Date of Award
Doctor of Philosophy
This dissertation first explores a theoretical synthesis for the home-leaving of young adults in Canada. It proposes that home-leaving decisions are made at the family level, instead of at the individual level. While young adults may base their considerations concerning their living arrangements primarily on their own self-interest, parents are more likely to consider not only their own interests but also the best interests of their children. Young adults from social groups with different levels of familism will also have different patterns of home-leaving.;The analysis involves the life table and the proportional hazards models, as well as logistic regression, using data from the 1990 General Social Survey of Canada. After identifying as many covariates as possible as of the time of the event (home-leaving), this research found that gender, family structure, culture, and financial considerations are important predictors of home-leaving. While women still leave home earlier than men, their reasons for leaving home are becoming quite similar to those of men in recent cohorts. Children from non-traditional, non-intact families are likely to leave home earlier than other children. On the other hand, children from more traditional ethnic and religious groups tend to leave home later. Young adults, especially young men are more likely to live apart from parents if they have achieved financial independence.;This research also points to several data needs for the study of home-leaving in Canada. First, more information concerning young adults, their parents and the family structure is needed as of the time of young adults' home-leaving. Second, data must allow the linkage between this information and young adults' pathways for exiting parental homes. Third, community level variables need to be included in data collection.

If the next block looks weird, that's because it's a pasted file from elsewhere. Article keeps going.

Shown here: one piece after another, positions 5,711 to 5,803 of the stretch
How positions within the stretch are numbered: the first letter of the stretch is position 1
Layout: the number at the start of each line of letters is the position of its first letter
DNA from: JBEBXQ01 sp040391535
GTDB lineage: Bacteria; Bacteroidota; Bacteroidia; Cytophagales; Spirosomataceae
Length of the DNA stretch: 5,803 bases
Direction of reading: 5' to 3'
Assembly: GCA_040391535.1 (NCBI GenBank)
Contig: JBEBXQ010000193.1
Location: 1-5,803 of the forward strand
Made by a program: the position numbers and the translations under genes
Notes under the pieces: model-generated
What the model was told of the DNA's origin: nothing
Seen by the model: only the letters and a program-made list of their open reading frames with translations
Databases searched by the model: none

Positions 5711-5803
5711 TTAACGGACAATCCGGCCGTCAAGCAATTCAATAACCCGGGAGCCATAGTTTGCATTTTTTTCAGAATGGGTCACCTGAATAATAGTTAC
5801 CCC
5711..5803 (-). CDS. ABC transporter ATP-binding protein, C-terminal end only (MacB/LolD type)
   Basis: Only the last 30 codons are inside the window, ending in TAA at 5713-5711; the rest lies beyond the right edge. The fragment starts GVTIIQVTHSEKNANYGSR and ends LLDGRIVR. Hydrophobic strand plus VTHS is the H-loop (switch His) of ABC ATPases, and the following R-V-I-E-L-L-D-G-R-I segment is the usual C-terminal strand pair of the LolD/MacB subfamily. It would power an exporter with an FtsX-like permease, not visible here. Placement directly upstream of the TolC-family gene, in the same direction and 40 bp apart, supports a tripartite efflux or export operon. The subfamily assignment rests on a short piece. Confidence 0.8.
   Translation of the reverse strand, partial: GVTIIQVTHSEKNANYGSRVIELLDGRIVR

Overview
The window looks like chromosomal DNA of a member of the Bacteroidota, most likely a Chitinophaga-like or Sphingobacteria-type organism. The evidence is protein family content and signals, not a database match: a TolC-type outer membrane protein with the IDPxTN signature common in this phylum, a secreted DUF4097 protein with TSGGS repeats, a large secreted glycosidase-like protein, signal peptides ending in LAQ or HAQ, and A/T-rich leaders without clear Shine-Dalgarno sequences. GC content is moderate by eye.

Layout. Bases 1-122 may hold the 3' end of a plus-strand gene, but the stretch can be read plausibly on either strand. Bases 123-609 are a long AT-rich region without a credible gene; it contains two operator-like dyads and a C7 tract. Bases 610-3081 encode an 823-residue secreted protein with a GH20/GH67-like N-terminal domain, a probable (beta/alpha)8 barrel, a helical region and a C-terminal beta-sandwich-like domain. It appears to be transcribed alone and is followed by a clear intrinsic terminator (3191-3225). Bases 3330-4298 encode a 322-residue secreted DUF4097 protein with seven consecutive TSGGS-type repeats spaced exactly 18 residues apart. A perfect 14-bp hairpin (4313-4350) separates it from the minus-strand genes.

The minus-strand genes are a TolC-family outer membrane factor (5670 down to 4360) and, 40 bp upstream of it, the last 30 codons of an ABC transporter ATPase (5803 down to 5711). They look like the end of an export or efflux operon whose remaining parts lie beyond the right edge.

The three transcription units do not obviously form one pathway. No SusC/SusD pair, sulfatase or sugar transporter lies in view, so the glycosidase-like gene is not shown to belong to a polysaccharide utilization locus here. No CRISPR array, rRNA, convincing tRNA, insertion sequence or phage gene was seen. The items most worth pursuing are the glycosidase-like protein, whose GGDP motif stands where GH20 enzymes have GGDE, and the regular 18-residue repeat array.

Zhao, Zhihong, "Leaving Parental Homes In Canada: An Examination Of Gender, Family And Culture" (1995). Digitized Theses. 2482.